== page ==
Indiana Gazette: Letter to the Editor: Pre-k Now Can Help Prevent Crime Later
June 16, 2016

When it comes to fighting crime, we can pay now or pay much more later on. In Pennsylvania, we spend $2.2 billion a year on state prisons, and that doesn’t even include county jails. We can reduce that “back end” expenditure with upfront investments that help at-risk children grow up healthy and confident, away from crime and toward productive lives.

Our state budget has long validated proven crime-fighting initiatives in high-quality pre-K and evidence-based home visiting programs. The 2016-17 state budget proposal outlines growth for these two important initiatives to serve more children and families that qualify.

First is a $90 million expansion to enroll thousands more eligible children into high-quality Pre-K Counts and Head Start Supplemental programs. In Indiana County, 58 percent of the approximately 1,480 eligible young learners do not have access to these programs.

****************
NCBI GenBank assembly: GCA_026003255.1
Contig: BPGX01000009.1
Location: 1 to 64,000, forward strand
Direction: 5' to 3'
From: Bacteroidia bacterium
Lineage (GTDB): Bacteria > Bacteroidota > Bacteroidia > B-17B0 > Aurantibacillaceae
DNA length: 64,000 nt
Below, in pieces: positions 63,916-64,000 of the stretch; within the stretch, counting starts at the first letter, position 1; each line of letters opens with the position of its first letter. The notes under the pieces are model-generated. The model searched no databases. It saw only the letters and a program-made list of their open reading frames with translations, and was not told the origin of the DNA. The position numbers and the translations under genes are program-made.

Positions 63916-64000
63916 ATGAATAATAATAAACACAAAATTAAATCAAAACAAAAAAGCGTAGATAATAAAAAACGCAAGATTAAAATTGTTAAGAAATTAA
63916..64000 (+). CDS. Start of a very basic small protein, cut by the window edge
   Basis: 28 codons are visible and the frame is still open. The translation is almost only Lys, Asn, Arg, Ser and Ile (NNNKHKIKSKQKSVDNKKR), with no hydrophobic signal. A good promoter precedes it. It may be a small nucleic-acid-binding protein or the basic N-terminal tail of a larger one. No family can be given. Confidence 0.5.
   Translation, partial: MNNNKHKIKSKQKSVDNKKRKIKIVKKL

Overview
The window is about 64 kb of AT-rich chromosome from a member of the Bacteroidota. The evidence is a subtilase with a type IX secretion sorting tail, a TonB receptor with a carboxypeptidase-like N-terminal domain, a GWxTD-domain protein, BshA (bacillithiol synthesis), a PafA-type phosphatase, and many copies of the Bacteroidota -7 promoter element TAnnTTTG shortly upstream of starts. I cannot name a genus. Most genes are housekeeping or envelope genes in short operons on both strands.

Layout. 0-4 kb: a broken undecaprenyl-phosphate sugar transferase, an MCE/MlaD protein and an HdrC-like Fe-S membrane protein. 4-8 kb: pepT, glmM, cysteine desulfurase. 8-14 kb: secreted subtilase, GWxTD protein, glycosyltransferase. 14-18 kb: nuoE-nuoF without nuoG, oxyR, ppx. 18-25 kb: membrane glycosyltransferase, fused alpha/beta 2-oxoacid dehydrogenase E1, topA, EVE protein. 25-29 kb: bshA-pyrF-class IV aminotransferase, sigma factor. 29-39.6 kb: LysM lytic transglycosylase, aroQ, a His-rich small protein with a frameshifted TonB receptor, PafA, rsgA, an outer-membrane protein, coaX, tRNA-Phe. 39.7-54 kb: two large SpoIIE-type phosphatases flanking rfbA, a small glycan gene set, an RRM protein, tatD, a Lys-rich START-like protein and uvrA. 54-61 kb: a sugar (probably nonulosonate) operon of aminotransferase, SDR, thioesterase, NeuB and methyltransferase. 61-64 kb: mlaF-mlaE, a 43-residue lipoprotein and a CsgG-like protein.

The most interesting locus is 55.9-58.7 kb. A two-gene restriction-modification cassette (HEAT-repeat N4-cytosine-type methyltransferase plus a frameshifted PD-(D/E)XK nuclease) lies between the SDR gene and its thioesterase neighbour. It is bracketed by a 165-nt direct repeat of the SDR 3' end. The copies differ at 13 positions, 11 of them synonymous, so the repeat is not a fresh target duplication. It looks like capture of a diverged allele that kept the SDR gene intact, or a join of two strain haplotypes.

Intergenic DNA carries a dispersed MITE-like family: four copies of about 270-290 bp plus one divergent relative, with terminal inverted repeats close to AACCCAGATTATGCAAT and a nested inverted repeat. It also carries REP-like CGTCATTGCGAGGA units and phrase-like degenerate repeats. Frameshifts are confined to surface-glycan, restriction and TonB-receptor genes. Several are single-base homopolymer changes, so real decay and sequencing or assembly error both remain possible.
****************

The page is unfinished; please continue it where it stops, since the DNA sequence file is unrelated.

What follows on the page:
Decades of research are clear that at-risk children who receive high-quality pre-K are more likely to succeed in school and steer clear of juvenile delinquency and crime. Expanding access to pre-K must also be accompanied by continued progress on implementing early learning workforce development practices through the Keystone STARS quality improvement initiative.

Second is a $10 million expansion to evidence-based home visiting programs in which trained health care and social work professionals help vulnerable mothers provide their children with good health, appropriate discipline, and developmental learning opportunities. Results of the programs include reduced instances of child abuse and neglect, more positive parenting, improved school readiness for the children and increased family self-sufficiency. One program has demonstrated reduced maternal crime and lower juvenile crime rates when the children are older.

Increased pre-K and targeted home visiting investments will help more children grow up to be good neighbors and good citizens and ultimately reduce taxpayer expense. I urge our legislators to support their inclusion in next year’s state budget.

Robert E. Fyock
Indiana County sheriff